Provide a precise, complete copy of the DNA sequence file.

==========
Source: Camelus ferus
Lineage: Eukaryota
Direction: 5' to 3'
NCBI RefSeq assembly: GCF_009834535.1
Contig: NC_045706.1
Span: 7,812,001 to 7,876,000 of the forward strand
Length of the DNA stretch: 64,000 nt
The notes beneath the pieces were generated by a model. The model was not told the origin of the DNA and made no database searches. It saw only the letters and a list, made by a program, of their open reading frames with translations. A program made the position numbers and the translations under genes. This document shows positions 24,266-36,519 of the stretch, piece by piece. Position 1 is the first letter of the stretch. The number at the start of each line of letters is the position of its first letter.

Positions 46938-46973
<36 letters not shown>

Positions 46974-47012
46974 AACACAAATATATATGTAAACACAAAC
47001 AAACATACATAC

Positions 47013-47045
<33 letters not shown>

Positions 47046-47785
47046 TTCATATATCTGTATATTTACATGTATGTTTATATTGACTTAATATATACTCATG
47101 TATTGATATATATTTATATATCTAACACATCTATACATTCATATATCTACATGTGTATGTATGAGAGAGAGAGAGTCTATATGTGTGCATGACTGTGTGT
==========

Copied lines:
Source: Camelus ferus
Lineage: Eukaryota
Direction: 5' to 3'
NCBI RefSeq assembly: GCF_009834535.1
Contig: NC_045706.1
Span: 7,812,001 to 7,876,000 of the forward strand
Length of the DNA stretch: 64,000 nt
The notes beneath the pieces were generated by a model. The model was not told the origin of the DNA and made no database searches. It saw only the letters and a list, made by a program, of their open reading frames with translations. A program made the position numbers and the translations under genes. This document shows positions 24,266-36,519 of the stretch, piece by piece. Position 1 is the first letter of the stretch. The number at the start of each line of letters is the position of its first letter.

Positions 46938-46973
<36 letters not shown>

Positions 46974-47012
46974 AACACAAATATATATGTAAACACAAAC
47001 AAACATACATAC

Positions 47013-47045
<33 letters not shown>

Positions 47046-47785
47046 TTCATATATCTGTATATTTACATGTATGTTTATATTGACTTAATATATACTCATG
47101 TATTGATATATATTTATATATCTAACACATCTATACATTCATATATCTACATGTGTATGTATGAGAGAGAGAGAGTCTATATGTGTGCATGACTGTGTGT